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Sulphur-crested cockatoo study goes social
Wing-tags are being fitted to Sulphur-crested cockatoos (Cacatua galerita) as part of a joint study being conducted by the Royal Botanic Gardens & Domain Trust and the University of Sydney.
The study aims to assess how many cockatoos call Sydney’s Royal Botanic Garden home, how far these birds travel to find food and if they nest within tree hollows within the Garden.
Royal Botanic Gardens & Domain Trust Wildlife Management Officer, John Martin said they see up to 70 cockatoos within the Royal Botanic Garden, Sydney.
'However, we don’t know if the same individuals are present each day; we suspect that a much larger number of cockatoos, for example, several hundred, could visit the Garden over a calendar year. We also don’t know where they forage or where they’re breeding, as a low level of breeding has been observed within the Garden,' Mr Martin said.
Thus far 20 cockatoos have been tagged at Sydney’s Royal Botanic Garden. This is the first study to use plastic wing-tags on parrots.
University of Sydney Ecology PhD Candidate, Adrian Davis said Sulphur-crested cockatoos have become more common across the Sydney region over the last 50-years.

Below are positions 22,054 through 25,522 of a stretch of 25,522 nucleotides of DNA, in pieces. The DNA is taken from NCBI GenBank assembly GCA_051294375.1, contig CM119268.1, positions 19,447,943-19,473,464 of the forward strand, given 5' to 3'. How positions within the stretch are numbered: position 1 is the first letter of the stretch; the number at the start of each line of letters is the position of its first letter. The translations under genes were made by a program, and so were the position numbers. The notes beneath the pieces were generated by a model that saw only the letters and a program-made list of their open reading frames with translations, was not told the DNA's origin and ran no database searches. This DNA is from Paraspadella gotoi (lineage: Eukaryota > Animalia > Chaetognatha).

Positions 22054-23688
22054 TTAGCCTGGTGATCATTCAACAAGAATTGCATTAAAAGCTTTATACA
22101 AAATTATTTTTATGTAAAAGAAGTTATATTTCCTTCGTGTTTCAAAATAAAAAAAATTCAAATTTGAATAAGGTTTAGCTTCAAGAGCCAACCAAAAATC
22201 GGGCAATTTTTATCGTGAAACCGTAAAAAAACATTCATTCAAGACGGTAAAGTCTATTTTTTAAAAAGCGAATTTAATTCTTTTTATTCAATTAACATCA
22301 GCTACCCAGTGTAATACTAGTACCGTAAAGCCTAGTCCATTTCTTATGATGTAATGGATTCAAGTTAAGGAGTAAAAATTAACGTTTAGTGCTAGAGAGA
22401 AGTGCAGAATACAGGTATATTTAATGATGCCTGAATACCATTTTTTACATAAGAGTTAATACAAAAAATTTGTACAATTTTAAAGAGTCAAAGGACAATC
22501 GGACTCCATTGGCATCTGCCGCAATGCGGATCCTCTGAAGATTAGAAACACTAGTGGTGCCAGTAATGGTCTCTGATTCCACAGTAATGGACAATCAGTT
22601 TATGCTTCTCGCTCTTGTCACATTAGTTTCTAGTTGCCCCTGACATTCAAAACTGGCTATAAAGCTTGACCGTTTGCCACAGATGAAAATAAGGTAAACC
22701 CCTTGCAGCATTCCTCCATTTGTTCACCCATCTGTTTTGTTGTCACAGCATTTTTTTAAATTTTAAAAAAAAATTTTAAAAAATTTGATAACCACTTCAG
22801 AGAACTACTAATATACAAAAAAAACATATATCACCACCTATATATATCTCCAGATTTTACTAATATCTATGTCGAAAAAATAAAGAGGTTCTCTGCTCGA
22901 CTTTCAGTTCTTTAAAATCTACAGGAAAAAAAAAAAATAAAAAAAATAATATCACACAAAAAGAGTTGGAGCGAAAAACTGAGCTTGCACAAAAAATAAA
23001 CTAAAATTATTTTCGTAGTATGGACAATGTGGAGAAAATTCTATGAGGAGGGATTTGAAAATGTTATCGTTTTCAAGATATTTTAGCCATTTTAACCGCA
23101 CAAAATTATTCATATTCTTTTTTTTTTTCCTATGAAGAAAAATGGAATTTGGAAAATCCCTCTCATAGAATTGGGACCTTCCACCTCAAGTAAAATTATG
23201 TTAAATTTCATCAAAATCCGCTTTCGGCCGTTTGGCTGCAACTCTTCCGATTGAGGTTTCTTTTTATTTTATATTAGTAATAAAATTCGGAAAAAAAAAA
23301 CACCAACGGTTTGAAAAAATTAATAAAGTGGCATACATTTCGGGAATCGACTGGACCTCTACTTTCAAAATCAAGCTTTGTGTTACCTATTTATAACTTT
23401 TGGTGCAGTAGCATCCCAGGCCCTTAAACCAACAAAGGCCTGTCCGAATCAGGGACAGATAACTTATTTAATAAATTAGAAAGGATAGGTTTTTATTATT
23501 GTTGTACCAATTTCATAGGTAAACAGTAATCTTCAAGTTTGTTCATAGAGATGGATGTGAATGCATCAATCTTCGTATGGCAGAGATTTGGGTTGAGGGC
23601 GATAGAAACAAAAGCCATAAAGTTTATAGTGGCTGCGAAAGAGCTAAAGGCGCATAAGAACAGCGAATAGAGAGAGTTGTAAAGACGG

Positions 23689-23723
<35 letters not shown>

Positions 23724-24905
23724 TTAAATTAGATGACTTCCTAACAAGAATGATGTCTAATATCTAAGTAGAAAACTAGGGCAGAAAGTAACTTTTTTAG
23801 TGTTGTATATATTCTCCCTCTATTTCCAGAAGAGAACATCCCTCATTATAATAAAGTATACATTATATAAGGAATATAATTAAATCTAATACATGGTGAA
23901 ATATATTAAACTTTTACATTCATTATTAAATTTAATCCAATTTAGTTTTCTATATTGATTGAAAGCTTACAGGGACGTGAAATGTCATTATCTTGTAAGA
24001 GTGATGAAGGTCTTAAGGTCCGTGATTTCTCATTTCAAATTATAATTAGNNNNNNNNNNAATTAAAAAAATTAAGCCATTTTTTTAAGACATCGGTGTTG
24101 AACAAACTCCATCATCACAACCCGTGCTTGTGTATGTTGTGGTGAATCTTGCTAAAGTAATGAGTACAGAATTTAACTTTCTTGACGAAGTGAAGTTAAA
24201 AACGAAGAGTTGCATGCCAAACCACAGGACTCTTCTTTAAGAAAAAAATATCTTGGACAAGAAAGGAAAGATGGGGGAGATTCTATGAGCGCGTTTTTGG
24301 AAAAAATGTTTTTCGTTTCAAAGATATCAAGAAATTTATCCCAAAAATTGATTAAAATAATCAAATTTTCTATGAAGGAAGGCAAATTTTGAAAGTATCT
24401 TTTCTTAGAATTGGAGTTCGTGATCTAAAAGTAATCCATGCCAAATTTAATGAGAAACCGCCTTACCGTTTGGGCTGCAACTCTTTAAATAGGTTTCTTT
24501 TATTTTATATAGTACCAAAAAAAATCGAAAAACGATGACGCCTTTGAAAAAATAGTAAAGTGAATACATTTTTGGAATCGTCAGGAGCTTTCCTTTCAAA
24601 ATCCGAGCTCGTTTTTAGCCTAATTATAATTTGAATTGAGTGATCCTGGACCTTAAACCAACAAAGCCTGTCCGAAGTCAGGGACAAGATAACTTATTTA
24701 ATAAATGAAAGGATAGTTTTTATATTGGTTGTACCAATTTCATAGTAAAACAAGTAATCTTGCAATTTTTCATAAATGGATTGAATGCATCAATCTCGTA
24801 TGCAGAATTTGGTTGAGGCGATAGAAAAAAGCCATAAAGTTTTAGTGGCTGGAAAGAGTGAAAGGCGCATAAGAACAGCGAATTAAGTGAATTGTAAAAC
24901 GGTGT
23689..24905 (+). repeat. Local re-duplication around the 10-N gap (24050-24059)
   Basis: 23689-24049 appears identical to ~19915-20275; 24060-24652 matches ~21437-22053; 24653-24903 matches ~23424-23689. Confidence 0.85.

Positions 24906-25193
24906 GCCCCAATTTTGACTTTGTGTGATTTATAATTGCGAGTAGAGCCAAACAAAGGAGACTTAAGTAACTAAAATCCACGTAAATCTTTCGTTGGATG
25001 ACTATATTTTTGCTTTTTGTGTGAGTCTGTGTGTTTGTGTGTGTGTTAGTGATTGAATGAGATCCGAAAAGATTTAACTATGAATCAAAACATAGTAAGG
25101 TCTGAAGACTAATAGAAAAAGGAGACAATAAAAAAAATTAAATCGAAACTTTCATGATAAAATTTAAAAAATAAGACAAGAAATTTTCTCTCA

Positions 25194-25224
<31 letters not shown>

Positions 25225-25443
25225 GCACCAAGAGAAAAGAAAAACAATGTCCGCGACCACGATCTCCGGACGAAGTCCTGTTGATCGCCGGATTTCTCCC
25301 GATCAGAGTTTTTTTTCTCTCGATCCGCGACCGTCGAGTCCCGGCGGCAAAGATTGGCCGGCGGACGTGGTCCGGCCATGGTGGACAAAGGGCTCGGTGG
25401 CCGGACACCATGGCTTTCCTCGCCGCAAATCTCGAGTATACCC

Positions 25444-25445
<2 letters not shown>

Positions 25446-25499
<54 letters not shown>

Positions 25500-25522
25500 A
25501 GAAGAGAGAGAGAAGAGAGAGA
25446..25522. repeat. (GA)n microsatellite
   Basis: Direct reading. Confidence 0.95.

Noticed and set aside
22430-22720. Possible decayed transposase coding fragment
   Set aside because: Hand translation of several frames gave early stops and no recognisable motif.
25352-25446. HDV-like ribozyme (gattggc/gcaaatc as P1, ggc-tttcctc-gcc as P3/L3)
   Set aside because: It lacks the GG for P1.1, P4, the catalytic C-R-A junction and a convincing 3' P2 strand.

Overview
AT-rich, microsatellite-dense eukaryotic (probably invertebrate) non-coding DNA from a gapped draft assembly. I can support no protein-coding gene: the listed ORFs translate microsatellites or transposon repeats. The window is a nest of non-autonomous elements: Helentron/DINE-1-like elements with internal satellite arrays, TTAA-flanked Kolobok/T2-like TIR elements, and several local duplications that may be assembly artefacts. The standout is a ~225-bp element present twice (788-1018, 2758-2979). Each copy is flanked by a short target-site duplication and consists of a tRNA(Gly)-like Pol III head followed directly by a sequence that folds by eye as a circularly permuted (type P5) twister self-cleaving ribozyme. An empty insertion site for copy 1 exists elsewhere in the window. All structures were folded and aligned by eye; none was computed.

'By marking the cockatoos with numbered wing-tags we can also monitor individual birds breeding success and behaviour. All of the tagged cockatoos have been resighted within the Garden and most of them have been reported foraging outside of the Garden,' Mr Davis said.
'Over the first few months of the study the researchers have been very impressed by the reports received from the community. Cockatoos are highly mobile and our early results reflect this. People are seeing the wing-tagged cockatoos and want to know why they’re tagged. We’ve received more than 50 reports from some 20 people across 10 suburbs,' Mr Davis said.
The suburbs include Potts Point, the Rocks, Rushcutters Bay and Queens Park in the East; Bexley in the South; and Kirribilli, Manly Vale, Willoughby, Allambie Heights and Clifton Gardens in the North.
'People have found out about our research through internet searches and the Environment Line and have reported their observation via email or Facebook. This has been so successful we now plan to start tweeting about the tagged cockatoos,' Mr Davis said.
Royal Botanic Gardens & Domain Trust, Wildlife Management Officer John Martin said they are also using numbered wing-tags to monitor Australian White Ibis (Threskiornis molucca) within the Royal Botanic Garden, Sydney.
'Over the coming months the number of tagged birds will increase as tagging of both species continues, so we look forward to receiving further reports from across and beyond the Sydney region,' Mr Martin said.
Download the free iphone App Wingtags.
Sulphur-crested cockatoo research needs your help
If you see a wing-tagged cockatoo please report the tag number and colour (e.g. 142-green or 011-yellow) and location to firstname.lastname@example.org. An option is to forward us pictures of the tagged cockatoos that you have observed.
Alternatively, sightings can be reported to the Australian Bird and Bat Banding Scheme (ABBBS).